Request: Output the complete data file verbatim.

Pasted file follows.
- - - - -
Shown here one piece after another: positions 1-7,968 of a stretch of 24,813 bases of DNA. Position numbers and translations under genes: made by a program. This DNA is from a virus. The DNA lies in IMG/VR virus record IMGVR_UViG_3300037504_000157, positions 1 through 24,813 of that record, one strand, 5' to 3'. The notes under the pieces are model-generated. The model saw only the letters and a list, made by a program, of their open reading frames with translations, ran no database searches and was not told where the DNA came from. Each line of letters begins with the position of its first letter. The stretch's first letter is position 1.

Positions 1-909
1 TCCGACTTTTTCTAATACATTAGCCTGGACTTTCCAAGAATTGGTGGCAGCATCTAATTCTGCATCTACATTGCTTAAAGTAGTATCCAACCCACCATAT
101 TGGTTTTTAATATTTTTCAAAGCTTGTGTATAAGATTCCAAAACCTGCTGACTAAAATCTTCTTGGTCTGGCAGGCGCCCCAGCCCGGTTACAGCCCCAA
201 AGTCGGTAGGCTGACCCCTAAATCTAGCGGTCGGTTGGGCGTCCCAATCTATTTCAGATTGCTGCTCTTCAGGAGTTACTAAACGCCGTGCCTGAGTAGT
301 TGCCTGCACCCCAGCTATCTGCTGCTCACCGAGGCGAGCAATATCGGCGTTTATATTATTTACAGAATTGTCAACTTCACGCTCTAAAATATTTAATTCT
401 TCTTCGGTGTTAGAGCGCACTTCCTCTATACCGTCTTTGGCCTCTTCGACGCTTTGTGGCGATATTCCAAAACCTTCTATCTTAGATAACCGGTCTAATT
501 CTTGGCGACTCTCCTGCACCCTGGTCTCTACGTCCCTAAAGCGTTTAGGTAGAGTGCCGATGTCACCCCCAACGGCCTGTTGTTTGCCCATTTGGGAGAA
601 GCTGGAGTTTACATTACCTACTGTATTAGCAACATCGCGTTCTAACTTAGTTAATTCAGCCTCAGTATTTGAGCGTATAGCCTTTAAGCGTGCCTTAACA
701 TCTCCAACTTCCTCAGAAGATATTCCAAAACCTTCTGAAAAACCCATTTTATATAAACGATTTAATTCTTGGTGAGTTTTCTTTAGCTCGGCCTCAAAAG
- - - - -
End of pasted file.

Shown here one piece after another: positions 1-7,968 of a stretch of 24,813 bases of DNA. Position numbers and translations under genes: made by a program. This DNA is from a virus. The DNA lies in IMG/VR virus record IMGVR_UViG_3300037504_000157, positions 1 through 24,813 of that record, one strand, 5' to 3'. The notes under the pieces are model-generated. The model saw only the letters and a list, made by a program, of their open reading frames with translations, ran no database searches and was not told where the DNA came from. Each line of letters begins with the position of its first letter. The stretch's first letter is position 1.

Positions 1-909
1 TCCGACTTTTTCTAATACATTAGCCTGGACTTTCCAAGAATTGGTGGCAGCATCTAATTCTGCATCTACATTGCTTAAAGTAGTATCCAACCCACCATAT
101 TGGTTTTTAATATTTTTCAAAGCTTGTGTATAAGATTCCAAAACCTGCTGACTAAAATCTTCTTGGTCTGGCAGGCGCCCCAGCCCGGTTACAGCCCCAA
201 AGTCGGTAGGCTGACCCCTAAATCTAGCGGTCGGTTGGGCGTCCCAATCTATTTCAGATTGCTGCTCTTCAGGAGTTACTAAACGCCGTGCCTGAGTAGT
301 TGCCTGCACCCCAGCTATCTGCTGCTCACCGAGGCGAGCAATATCGGCGTTTATATTATTTACAGAATTGTCAACTTCACGCTCTAAAATATTTAATTCT
401 TCTTCGGTGTTAGAGCGCACTTCCTCTATACCGTCTTTGGCCTCTTCGACGCTTTGTGGCGATATTCCAAAACCTTCTATCTTAGATAACCGGTCTAATT
501 CTTGGCGACTCTCCTGCACCCTGGTCTCTACGTCCCTAAAGCGTTTAGGTAGAGTGCCGATGTCACCCCCAACGGCCTGTTGTTTGCCCATTTGGGAGAA
601 GCTGGAGTTTACATTACCTACTGTATTAGCAACATCGCGTTCTAACTTAGTTAATTCAGCCTCAGTATTTGAGCGTATAGCCTTTAAGCGTGCCTTAACA
701 TCTCCAACTTCCTCAGAAGATATTCCAAAACCTTCTGAAAAACCCATTTTATATAAACGATTTAATTCTTGGTGAGTTTTCTTTAGCTCGGCCTCAAAAG